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Yes. Photography in or near military installations, airports or similar locations is prohibited. Anyone caught doing taking photographs in restricted areas will have the film, and possibly the camera or camcorder, confiscated, and may be arrested.
A qualified yes, providing it is less than a hundred years old. However, exporting an artifact that was made within the last century is not straightforward. There are experts on hand at the airport to verify the age of antiques, but the quality of fakes is very high, so anything that looks old is liable to be confiscated.
Yes, you can. And if you wish, you can ask the supplier to send it to your home address.
Yes, there are plenty in cities and large towns, but not in rural areas. Most large hotels have internet access, and Internet cafes are commonplace and cheap.
This is a common query. If you want to show your appreciation to someone in the form of a gift, we will try to suggest something appropriate, and even purchase and deliver it on your behalf, if necessary.
You will be surprised by the warmth of your reception. We Vietnamese live in the present and look forward to the future the war is history. We warmly welcome people from all countries and races.
The law is strict in Vietnam. The use of illegal narcotics is strictly forbidden under any circumstances. Dealers and people caught trafficking, whether Vietnamese or foreigner, face execution. Don’t be tempted to risk it!
Up to a point. A few areas are closed for security reasons, and others require a permit. If you travel with travel agent, they will complete all necessary paperwork and permission procedures on your behalf.
Officially, not without a Vietnamese license. An international license is not acceptable as a substitute. The police generally turn a blind eye to foreigners, but not always!
Yes, easily. However, few come with official papers, which can result in an on-the-spot fine. As they are not insured, you will be liable to pay for any damage or theft.
The short answer is no! 80% of the 20,000 or so serious traffic accidents per year in Vietnam are caused by, or involve, motorcyclists. Roads are bad, and regulations are often ignored.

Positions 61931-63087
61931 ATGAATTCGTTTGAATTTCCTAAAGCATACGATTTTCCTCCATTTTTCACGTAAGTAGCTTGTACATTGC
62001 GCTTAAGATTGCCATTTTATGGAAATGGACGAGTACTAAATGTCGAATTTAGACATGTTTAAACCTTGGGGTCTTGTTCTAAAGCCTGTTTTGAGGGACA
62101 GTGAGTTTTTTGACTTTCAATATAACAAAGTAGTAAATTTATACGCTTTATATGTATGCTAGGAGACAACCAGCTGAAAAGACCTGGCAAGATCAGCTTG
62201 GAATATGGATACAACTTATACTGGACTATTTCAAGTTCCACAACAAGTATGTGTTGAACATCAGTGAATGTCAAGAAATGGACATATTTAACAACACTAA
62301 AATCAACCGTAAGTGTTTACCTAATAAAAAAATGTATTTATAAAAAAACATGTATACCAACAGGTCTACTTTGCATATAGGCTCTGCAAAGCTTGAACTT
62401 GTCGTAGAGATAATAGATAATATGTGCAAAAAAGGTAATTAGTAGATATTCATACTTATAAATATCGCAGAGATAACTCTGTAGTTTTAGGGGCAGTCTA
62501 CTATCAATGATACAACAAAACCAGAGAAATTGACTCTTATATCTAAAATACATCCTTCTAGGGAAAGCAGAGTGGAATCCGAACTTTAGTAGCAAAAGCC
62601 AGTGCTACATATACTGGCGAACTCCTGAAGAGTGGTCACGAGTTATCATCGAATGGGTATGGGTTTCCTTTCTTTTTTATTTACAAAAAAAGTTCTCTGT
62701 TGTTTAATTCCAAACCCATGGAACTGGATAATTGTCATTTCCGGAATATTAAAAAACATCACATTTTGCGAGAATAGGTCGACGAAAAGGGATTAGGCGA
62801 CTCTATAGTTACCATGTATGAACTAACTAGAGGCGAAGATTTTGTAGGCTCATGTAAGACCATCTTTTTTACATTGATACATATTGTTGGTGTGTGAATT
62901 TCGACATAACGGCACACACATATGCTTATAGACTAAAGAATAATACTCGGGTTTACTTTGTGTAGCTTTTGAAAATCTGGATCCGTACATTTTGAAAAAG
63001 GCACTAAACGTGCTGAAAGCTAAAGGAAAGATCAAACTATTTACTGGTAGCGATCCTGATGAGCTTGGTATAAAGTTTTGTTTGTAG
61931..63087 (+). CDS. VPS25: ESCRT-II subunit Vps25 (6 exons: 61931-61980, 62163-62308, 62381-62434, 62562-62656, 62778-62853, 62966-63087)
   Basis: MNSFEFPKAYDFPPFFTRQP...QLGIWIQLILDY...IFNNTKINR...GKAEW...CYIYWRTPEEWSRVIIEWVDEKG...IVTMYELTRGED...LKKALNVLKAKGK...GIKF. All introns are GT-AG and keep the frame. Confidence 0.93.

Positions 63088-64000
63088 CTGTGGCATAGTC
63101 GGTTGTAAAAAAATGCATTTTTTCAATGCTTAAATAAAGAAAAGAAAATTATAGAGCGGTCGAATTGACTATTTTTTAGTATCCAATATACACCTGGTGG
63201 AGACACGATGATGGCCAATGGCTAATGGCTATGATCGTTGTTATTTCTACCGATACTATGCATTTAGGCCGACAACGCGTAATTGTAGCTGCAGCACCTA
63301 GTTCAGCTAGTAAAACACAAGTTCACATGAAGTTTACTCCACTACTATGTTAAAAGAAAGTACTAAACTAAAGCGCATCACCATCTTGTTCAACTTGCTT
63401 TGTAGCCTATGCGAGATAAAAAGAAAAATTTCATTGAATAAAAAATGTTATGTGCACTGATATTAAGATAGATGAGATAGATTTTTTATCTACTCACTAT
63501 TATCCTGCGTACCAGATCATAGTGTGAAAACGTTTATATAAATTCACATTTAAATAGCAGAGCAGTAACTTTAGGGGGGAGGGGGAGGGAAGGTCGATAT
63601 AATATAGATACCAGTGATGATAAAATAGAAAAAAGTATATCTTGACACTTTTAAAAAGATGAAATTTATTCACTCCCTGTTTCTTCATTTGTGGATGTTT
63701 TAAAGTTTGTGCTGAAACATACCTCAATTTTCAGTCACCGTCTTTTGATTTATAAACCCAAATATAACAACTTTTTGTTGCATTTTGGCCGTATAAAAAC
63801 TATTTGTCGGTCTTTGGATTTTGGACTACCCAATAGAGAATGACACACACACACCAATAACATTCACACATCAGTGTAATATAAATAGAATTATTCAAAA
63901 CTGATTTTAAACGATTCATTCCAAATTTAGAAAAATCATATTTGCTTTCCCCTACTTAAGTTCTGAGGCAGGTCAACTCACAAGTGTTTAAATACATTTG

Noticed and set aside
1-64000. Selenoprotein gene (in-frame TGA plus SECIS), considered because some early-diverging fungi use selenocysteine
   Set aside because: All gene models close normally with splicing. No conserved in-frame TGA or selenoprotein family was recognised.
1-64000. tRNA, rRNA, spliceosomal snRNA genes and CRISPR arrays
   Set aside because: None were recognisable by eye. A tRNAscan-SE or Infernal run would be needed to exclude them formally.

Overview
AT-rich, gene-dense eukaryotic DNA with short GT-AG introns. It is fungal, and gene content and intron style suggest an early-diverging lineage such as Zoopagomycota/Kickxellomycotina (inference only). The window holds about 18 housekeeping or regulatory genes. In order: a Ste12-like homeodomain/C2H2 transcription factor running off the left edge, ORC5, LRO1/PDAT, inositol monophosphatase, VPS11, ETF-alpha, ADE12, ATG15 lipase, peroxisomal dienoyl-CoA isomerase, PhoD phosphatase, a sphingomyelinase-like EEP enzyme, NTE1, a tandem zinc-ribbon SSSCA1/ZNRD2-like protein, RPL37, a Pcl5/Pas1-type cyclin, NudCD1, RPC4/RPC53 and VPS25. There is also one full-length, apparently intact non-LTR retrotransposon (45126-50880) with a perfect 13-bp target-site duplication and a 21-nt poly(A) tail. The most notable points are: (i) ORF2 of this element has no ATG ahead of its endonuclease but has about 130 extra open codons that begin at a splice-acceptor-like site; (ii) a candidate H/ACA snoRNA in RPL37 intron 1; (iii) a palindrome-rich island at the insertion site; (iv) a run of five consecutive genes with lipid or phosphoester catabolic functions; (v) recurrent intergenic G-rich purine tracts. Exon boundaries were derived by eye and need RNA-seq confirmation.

Not easily. An international driving license can be converted, but the document must be translated and notarized, a protracted procedure.
Yes, but it gets more difficult the further you are from the cities. Hanoi, Ho Chi Minh City and other centres have ATMs that accept the main cards, but only dispense local currency. Be warned that all credit card transactions in Vietnam are subject to a 3% surcharge.
Yes, but only in a few places. In cities, large hotels, international restaurants and some souvenir shops take Visa, MasterCard, AMEX.., but it is not wise to rely upon it as a method of payment.
Travellers cheques and cash in any international currency can be changed at all major banks. Some hotels will accept travellers cheques too.
All credit card transactions in Vietnam are subject to a surcharge. Charges for other transactions vary: we will supply full details on request. There is no commission on exchanging ‘hard’ currency.
At the airport, in banks, or in shops licensed to sell gold – exchange rates are very similar. Steer clear of street money changers – the exchange rate will be no better, and being given forged notes is a risk.
You can change local currency back to the currency you entered with by showing the yellow customs slip that you were given on arrival. The amount you take out must be less than the original amount you brought in.
Vietnam is both hot and humid. Combined, they make visitors from temperate countries sweat profusely. Drinking plenty of water and good sun protection is essential. Winter in Hanoi (January to March) and the rest of the northern area can be be cold. The chilling effect is made worse by a damp, clammy atmosphere.
Not much, really. A stop-over en-route, or a rest day on arrival helps. It’s important to try to sleep and wake according to local time, even on the aeroplane.
No problem. You can ask the hotels and restaurants that provide food as you like. They will be willing to make it for you.
Despite being a Buddhist country, Vietnam is short of vegetarian restaurants. However, there are a few in the larger cities, and it’s quite easy to find good vegetable meals. The fruit is excellent!